Lara Macgregor is the director behind some of your favourite productions here at The Shed (including The Curious Incident of the Dog in the Night-Time) and is now back for Elling! Before this quirky comedy has its opening night on Saturday, we sat down with Lara to discuss the play - and how she's coping with wrangling her lead actors Mark Hadlow and Ross Gumbley...
What most appealed to you about the story of Elling?
The humanitarian aspect of it was the most appealing thing, following two human beings who are struggling and have struggled their lives with mental health issues. Seeing them try to survive in a 'normal living environment' and how that challenge brings them together and unifies to create this wonderful friendship.
Elling is about a lot of things - power, for example - but mostly friendship.
The show reunites the comedy duo of Mark Hadlow and Ross Gumbley… What will that combination be like on stage?
Well, in the rehearsal room I might have my work cut out for me to reign them in! They've got abundant energy, they're super talented and their comedic timing is impeccable... The challenge is to keep them true to the truth of the play and the delicacy of the character development.
As for what that duo will be like on stage... They have worked so much together and have such a great friendship, which means they have a common language which is unsaid, like any really good relationship. It will be seamless is what it will be on stage. Seamless fun.
You have a long history with Mark and Ross, having previously starred alongside Mark in Macbeth, which Ross directed in 2016 - among other productions! How does it feel to be reuniting with them both?
Really good! They are such talented human beings, so it's a real privilege. We were on stage ten years ago together in God of Carnage, which was a great play. That was the last time Ross was on-stage, so it's a big deal for him coming back into this, because acting's a muscle, like anything.
It's like trying to climb a mountain when you haven't actually done any exercise for five years, or trying to do the Coast to Coast... You have to be match-fit mentally, spiritually and physically. So, we'll gather round and support him in that.
Working with them and the rest of the team is a great experience - they're such talented people and I always feel blessed to be in the room with them. When I was working with Mark and Ross ten years ago, I was really just starting out as a director. Subsequently, I've directed dozens of productions and my skill has improved to the point that I think, 'wow that they'd actually sit in this room and trust me to lead them down the garden path!'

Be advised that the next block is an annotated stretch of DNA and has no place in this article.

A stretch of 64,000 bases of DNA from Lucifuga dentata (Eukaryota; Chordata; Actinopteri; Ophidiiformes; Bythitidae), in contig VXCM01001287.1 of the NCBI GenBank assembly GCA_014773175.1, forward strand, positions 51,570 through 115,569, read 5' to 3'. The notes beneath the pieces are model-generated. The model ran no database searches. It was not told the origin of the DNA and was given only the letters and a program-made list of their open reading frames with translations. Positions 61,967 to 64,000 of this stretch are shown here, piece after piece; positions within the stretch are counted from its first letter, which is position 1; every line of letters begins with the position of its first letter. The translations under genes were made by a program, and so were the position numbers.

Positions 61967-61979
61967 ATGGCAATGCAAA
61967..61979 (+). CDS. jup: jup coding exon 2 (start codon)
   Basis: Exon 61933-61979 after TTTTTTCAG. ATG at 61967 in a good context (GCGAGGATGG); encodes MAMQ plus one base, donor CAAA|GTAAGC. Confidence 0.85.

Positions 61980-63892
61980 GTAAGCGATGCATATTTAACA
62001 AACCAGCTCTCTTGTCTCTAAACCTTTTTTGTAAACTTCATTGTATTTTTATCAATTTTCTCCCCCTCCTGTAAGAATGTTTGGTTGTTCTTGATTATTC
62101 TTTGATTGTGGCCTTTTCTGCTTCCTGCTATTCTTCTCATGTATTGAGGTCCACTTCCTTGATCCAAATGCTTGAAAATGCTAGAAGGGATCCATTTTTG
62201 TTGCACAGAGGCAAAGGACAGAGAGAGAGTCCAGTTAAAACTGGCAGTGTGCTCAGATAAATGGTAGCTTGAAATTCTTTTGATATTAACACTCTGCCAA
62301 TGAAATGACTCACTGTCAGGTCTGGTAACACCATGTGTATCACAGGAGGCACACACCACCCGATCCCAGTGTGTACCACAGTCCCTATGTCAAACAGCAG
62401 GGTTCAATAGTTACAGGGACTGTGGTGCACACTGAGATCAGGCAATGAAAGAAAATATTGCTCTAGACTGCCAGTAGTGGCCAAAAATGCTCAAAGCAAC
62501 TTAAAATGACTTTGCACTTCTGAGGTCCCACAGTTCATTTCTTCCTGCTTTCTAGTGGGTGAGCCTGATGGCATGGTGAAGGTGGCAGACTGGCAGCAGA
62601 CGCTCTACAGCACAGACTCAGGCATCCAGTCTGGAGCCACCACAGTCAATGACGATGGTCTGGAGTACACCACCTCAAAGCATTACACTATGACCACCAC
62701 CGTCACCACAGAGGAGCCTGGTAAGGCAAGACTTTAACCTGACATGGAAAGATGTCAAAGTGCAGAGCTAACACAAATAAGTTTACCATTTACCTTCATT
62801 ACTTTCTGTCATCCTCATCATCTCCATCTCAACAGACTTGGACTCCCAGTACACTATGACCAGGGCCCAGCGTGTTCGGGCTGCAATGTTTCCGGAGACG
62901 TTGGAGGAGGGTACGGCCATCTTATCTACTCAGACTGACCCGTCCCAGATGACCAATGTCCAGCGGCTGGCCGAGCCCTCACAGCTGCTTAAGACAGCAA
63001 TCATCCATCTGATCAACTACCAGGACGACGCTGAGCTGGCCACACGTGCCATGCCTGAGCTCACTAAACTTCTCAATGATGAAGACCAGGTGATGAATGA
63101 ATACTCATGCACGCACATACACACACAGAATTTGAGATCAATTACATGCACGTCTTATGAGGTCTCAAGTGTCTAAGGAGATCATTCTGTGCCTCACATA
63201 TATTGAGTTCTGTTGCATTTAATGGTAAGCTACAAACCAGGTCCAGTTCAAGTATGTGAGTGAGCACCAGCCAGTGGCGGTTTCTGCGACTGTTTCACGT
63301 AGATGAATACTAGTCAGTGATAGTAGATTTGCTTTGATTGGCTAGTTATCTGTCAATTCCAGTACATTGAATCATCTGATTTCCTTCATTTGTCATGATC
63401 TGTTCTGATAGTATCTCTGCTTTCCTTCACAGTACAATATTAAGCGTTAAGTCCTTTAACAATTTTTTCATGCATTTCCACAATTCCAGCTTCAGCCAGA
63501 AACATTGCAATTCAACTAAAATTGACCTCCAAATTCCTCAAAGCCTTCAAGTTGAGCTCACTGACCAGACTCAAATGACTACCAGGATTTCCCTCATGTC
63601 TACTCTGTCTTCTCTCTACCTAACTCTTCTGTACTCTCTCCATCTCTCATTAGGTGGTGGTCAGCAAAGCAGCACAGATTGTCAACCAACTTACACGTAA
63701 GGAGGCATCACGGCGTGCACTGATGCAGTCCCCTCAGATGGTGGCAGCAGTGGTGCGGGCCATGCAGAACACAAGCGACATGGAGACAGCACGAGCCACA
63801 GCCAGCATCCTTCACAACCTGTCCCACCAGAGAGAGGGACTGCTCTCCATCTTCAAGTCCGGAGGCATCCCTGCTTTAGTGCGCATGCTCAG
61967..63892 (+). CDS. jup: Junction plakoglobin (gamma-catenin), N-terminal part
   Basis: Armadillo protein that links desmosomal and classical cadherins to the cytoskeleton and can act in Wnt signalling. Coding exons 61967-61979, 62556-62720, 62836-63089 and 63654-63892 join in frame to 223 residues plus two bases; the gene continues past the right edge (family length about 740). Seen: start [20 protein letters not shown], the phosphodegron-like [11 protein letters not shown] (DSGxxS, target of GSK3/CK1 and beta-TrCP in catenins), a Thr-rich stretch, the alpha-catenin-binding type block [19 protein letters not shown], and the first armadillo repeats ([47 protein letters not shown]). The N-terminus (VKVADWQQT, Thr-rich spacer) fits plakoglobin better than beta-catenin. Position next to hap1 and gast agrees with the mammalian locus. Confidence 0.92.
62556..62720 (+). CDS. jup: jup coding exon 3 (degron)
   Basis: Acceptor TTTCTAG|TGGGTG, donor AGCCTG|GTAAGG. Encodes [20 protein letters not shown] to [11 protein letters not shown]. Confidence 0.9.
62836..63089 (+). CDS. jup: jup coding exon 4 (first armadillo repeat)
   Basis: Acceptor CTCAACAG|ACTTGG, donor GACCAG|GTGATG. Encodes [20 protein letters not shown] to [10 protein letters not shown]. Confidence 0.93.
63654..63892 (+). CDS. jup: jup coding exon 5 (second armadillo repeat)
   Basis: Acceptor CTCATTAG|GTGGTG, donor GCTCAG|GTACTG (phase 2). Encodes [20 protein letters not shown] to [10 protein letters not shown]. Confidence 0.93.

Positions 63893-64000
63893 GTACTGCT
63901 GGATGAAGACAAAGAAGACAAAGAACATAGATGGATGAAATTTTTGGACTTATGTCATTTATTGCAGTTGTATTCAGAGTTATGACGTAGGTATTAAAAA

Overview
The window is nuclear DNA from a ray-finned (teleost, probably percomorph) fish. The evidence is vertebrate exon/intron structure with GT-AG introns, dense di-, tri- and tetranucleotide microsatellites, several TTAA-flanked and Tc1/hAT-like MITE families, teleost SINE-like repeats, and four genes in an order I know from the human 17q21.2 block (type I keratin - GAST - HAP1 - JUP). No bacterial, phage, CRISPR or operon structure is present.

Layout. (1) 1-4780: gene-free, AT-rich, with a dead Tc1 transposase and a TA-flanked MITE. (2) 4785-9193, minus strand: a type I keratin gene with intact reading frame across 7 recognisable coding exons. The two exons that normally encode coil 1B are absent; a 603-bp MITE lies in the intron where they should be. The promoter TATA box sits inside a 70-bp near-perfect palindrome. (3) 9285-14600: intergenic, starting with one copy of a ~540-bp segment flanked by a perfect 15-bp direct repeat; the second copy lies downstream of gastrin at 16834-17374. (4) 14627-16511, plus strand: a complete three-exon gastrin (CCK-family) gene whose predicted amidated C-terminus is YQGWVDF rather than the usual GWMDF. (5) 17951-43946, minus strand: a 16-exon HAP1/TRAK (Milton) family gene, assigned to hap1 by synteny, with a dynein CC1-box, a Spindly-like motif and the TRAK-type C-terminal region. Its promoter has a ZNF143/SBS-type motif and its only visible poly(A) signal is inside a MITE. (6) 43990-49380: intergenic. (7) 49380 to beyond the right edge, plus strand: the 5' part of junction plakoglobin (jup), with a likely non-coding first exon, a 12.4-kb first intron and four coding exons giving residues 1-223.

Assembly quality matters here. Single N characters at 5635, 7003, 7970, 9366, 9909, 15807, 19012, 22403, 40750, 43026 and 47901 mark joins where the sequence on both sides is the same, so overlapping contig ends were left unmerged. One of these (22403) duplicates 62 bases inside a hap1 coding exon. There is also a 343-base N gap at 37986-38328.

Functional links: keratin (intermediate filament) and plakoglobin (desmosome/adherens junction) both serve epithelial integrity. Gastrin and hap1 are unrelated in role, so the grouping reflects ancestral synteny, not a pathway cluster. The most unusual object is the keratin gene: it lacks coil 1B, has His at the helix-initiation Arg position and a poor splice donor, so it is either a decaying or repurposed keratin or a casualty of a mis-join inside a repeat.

This is actually the first time I've directed either of them. I've been directed by Ross a lot; I've been half-directed by Mark - sadly, I couldn't finish that production - but Mark and I have performed together a lot and, of course, Mark and I have been directed by Ross a lot together. We've played husband and wife three times! So now we get a break from that.
The play has been adapted from a Norwegian novel – how do you think that humour translates to a New Zealand audience?
It's interesting, because the novel was adapted from the film, then a play was adapted from the novel and then this play is another adaptation! This is a translation from Norwegian into English, so there's a real distilling that's happened in the story. There's nothing superfluous, which is wonderful to work with. There's a real clarity to the text.
I don't think that there's any issue with anything being lost in translation, because it really captures the delicacy of the friendship and the playing out of that under their unique circumstances.
What is your vision for this production of Elling?
That it works! That it's heartwarming and funny and that it sits in a world that's believable as well as sterile as well as magical... and that all those things come together and work in harmony.
It should be at once recognizable, but offbeat. It's what Ross would coin as 'a thin Goldilocks zone', meaning that the tone is really thin to get right - so that's my aim.
Who do you think will enjoy this play?
That's the number one question for any play, isn't it: who's going to enjoy it...
Elling is so universal in its themes, so I can't see that it wouldn't appeal to a really wide spectrum of people - including youth.
There's nothing in it that uses extreme coarse language or violence, so it doesn't alienate certain types of audiences in that respect... We can all relate to the delicacies of good, deep friendships and what comes from that - the good stuff and the bad stuff.
We can also all relate to what it is to keep a healthy mind and how to function with a healthy mind (or not function); what it is to dream; and how healing art can be. What it is to work or live in an institution - we all know what that's like; we've all been to school...
The spectrum's really wide, so I see it appealing to a wide range of people. It's got older characters that have age and wisdom, it's got middle aged characters that should have age and wisdom (but don't!) and it has people that are stretched to their limits as caregivers. It has some stereotypes that are fun to see and recognise... There's definitely a humour in there that definitely appeals to all people at all times, but it's embedded in truth. It's not just humour for the sake of it.